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Why words matter

Filed in: media, politics, Mon, Nov 27 2006 23:25 PT

Two stories I found today explain why it’s important to be precise in matters of communication. It would follow that both of them are political in nature, as politics is the domain of compromise language.

The first is about a proposed agreement on Quebec’s status in Canada. The Bloc Québécois, a separatist party, had planned to make a motion in the Canadian House of Commons to recognize the province of Quebec as a nation. The word “nation” itself confers all manner of political implications, and would push Quebec further toward a legal separation from the rest of Canada than it had been. Later, the proposal was modified to indicate that Quebec is a nation that is “currently within Canada” — a phrase that would be ambiguous, if only the separatists were able to pick up their territory and move it somewhere into the Atlantic.

But on Friday, Prime Minister Stephen Harper proposed language to state that Quebec is “a nation within a united Canada.” Quebec separatists are happy that they are recognized as a nation by somebody, and will certainly use that recognition to their advantage where possible. What the rest of Canada gets in return is the faith that one single word — “united” — will preserve peace and order, on an issue that may never see a full resolution.
The second story is about Hugo Chavez, who is running for re-election in Venezuela. In the article, Chavez is cited as having called George W. Bush “a devil” in front of the United Nations.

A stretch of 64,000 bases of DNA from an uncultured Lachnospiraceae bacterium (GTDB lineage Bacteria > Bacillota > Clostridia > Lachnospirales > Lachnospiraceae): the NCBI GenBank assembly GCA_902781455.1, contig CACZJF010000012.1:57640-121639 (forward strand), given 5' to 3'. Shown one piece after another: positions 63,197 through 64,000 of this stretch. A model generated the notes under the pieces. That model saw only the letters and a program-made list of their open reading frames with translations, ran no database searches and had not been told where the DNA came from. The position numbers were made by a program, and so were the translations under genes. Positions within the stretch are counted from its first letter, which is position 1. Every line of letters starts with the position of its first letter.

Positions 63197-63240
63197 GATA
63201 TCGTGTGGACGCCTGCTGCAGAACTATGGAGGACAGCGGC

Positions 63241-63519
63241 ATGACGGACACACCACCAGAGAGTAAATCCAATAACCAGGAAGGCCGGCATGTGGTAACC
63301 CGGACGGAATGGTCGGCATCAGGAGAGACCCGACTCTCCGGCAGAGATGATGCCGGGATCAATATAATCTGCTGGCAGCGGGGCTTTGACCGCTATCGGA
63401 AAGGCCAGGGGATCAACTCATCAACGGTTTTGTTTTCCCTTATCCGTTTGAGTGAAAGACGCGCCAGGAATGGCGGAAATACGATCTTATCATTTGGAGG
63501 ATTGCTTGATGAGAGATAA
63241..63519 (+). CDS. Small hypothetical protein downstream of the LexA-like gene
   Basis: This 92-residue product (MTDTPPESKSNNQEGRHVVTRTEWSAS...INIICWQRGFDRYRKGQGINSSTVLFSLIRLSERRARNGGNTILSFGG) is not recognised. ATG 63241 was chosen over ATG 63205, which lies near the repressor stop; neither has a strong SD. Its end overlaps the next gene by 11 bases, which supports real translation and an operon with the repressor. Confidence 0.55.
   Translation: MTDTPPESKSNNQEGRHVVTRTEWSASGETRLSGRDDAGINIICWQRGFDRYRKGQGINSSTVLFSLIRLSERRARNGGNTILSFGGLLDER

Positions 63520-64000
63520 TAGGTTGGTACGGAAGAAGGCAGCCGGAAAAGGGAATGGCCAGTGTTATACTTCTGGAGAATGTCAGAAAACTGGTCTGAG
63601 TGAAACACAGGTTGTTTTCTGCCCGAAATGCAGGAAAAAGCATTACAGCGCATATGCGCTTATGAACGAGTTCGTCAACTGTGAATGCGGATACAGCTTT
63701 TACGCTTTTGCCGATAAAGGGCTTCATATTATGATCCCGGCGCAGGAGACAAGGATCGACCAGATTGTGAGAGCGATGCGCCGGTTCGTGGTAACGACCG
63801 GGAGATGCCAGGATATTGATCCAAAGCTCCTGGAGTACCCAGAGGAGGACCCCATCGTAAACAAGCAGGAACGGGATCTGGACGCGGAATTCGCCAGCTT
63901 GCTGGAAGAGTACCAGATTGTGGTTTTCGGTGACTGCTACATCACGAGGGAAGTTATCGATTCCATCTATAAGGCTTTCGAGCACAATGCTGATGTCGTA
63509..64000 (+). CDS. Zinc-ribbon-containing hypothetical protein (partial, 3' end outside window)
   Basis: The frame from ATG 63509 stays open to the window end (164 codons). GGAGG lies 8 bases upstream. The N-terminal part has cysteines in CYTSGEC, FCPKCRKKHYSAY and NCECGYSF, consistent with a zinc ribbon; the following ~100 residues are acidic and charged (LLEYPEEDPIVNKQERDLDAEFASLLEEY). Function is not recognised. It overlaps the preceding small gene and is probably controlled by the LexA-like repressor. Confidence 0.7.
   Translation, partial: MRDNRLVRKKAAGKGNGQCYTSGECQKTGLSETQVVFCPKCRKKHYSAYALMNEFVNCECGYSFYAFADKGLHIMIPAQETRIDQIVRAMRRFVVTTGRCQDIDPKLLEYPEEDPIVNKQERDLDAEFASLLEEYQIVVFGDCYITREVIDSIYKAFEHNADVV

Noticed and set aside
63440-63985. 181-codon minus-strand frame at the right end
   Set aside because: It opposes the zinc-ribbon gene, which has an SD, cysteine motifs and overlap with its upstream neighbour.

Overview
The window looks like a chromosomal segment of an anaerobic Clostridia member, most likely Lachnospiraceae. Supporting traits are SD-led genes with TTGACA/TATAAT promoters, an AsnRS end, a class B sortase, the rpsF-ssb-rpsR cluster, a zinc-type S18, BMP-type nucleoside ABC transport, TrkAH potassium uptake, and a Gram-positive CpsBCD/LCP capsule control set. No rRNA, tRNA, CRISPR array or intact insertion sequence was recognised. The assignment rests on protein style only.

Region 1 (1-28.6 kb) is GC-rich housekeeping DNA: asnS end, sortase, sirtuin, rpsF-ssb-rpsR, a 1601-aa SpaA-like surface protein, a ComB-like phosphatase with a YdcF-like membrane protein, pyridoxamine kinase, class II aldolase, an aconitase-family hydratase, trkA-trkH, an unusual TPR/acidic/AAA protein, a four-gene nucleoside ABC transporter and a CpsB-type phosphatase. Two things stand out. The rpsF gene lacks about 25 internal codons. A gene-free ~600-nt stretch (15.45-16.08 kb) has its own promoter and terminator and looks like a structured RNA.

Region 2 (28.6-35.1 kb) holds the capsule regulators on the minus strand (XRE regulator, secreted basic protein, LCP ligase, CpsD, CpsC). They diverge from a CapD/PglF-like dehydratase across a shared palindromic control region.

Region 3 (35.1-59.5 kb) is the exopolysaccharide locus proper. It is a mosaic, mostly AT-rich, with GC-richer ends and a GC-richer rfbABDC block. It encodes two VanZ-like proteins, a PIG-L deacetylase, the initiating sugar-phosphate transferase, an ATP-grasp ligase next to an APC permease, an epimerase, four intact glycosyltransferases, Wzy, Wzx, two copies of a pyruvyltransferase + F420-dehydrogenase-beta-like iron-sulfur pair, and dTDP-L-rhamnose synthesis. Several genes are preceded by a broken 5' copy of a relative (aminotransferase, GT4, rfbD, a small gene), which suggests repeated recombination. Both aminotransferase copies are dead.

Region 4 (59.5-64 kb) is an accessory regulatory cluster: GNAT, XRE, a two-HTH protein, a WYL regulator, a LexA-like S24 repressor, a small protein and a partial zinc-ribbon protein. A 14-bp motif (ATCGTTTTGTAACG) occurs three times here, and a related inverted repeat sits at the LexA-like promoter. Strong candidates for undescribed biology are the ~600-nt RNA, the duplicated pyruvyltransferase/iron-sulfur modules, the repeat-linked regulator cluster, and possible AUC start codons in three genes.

But Chavez didn’t call Bush “a devil.” He called him “the devil”. A devil is nothing to write home about: there are ten of them on the court whenever Arizona State plays Duke in basketball. However, the devil, as a definite noun, has many names — Lucifer, Satan, Beelzebub, you name it — but means one thing: the representation of all that is evil. Irrespective of what you thought of his speech, Chavez did pick his words carefully, and it is important to recognize that clarity of expression, lest the reader confuse the message with something substantially more imprecise.

Words often carry many meanings, both in the clear and shrouded in nuance. During times where many parties are fighting over a certain phrase, it is best to take all of those potential meanings into account, particularly from the perspective of the advocates themselves. This kind of circumspection is why making laws and standards is hard, time-consuming, and has the tendency to drive its practicioners to drink. It is when a clear message is coming from a known source, however, that it is most necessary to protect all of the intended meanings of the speaker. If we fail that, as people who pass that information along, then we become the story.

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